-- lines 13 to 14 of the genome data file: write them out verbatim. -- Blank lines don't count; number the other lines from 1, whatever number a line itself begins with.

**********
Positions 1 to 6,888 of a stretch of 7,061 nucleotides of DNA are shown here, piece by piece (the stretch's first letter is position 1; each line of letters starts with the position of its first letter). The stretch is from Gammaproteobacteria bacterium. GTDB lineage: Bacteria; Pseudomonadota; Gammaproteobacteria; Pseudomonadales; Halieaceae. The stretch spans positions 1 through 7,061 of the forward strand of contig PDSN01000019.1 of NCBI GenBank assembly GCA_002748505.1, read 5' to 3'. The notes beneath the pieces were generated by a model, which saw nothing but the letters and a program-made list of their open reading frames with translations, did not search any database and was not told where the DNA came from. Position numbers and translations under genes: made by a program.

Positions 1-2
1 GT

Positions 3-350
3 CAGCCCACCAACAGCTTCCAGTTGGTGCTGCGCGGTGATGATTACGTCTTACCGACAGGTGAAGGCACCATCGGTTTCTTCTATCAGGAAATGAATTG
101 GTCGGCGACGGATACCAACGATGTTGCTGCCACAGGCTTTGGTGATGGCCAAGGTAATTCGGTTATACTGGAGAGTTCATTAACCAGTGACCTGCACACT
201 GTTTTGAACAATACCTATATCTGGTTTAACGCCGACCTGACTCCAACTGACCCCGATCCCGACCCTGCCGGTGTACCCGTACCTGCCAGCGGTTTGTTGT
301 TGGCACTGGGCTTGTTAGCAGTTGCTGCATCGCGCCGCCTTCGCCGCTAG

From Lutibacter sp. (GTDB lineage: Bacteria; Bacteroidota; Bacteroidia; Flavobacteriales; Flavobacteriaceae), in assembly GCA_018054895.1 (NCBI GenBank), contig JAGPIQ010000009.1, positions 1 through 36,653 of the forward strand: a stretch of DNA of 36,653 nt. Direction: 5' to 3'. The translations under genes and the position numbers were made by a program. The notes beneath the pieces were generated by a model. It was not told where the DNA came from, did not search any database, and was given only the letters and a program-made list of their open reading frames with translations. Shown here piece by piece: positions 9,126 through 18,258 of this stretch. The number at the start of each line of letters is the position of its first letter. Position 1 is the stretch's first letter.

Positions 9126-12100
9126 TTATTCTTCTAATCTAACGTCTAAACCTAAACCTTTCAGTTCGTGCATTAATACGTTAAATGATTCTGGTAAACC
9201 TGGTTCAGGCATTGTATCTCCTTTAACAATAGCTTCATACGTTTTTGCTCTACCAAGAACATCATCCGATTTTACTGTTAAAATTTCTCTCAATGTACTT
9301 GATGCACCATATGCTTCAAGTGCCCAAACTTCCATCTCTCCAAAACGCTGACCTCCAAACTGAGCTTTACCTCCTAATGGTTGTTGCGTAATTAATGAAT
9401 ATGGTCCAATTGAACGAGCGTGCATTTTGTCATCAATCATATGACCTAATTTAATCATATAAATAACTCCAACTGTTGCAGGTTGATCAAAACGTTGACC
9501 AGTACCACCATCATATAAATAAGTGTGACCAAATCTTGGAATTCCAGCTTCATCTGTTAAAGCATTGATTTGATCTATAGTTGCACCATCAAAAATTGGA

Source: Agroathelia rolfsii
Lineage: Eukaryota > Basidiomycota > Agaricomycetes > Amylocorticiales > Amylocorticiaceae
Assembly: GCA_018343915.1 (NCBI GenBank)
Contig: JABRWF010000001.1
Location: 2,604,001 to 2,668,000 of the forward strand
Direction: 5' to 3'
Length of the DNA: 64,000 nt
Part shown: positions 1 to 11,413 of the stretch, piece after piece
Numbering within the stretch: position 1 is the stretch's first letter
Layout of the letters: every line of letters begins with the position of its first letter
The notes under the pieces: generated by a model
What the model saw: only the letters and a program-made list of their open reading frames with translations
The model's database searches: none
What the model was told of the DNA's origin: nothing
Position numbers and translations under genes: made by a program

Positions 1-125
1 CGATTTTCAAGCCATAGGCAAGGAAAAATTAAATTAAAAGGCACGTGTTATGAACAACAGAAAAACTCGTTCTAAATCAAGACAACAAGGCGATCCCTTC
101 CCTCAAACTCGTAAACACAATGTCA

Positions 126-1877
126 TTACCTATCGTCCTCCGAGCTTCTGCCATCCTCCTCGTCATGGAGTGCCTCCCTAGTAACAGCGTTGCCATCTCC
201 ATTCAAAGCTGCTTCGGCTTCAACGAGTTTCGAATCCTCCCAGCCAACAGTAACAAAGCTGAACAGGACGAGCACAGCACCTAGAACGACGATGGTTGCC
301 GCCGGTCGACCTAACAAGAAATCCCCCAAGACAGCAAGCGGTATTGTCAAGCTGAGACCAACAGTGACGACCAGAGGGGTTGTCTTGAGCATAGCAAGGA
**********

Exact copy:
9301 GATGCACCATATGCTTCAAGTGCCCAAACTTCCATCTCTCCAAAACGCTGACCTCCAAACTGAGCTTTACCTCCTAATGGTTGTTGCGTAATTAATGAAT
9401 ATGGTCCAATTGAACGAGCGTGCATTTTGTCATCAATCATATGACCTAATTTAATCATATAAATAACTCCAACTGTTGCAGGTTGATCAAAACGTTGACC